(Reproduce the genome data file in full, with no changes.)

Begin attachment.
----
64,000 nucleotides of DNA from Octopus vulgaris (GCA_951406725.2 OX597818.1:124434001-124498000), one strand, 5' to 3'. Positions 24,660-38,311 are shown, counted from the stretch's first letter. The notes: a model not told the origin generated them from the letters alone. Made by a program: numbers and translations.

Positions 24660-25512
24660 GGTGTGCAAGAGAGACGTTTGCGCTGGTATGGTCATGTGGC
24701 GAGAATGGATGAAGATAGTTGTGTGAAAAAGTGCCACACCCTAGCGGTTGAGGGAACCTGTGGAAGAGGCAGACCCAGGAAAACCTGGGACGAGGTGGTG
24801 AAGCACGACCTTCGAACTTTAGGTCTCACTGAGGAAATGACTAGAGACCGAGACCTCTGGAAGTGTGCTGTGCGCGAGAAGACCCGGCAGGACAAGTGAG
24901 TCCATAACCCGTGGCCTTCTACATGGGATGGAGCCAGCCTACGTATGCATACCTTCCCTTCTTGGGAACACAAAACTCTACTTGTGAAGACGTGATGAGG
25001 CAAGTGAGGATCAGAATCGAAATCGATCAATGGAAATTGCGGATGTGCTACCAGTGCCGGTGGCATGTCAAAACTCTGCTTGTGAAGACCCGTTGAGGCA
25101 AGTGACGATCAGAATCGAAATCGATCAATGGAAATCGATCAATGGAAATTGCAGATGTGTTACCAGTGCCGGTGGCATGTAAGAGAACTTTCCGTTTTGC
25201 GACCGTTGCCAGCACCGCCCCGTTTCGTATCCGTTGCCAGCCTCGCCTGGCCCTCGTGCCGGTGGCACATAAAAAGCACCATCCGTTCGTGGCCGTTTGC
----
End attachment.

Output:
64,000 nucleotides of DNA from Octopus vulgaris (GCA_951406725.2 OX597818.1:124434001-124498000), one strand, 5' to 3'. Positions 24,660-38,311 are shown, counted from the stretch's first letter. The notes: a model not told the origin generated them from the letters alone. Made by a program: numbers and translations.

Positions 24660-25512
24660 GGTGTGCAAGAGAGACGTTTGCGCTGGTATGGTCATGTGGC
24701 GAGAATGGATGAAGATAGTTGTGTGAAAAAGTGCCACACCCTAGCGGTTGAGGGAACCTGTGGAAGAGGCAGACCCAGGAAAACCTGGGACGAGGTGGTG
24801 AAGCACGACCTTCGAACTTTAGGTCTCACTGAGGAAATGACTAGAGACCGAGACCTCTGGAAGTGTGCTGTGCGCGAGAAGACCCGGCAGGACAAGTGAG
24901 TCCATAACCCGTGGCCTTCTACATGGGATGGAGCCAGCCTACGTATGCATACCTTCCCTTCTTGGGAACACAAAACTCTACTTGTGAAGACGTGATGAGG
25001 CAAGTGAGGATCAGAATCGAAATCGATCAATGGAAATTGCGGATGTGCTACCAGTGCCGGTGGCATGTCAAAACTCTGCTTGTGAAGACCCGTTGAGGCA
25101 AGTGACGATCAGAATCGAAATCGATCAATGGAAATCGATCAATGGAAATTGCAGATGTGTTACCAGTGCCGGTGGCATGTAAGAGAACTTTCCGTTTTGC
25201 GACCGTTGCCAGCACCGCCCCGTTTCGTATCCGTTGCCAGCCTCGCCTGGCCCTCGTGCCGGTGGCACATAAAAAGCACCATCCGTTCGTGGCCGTTTGC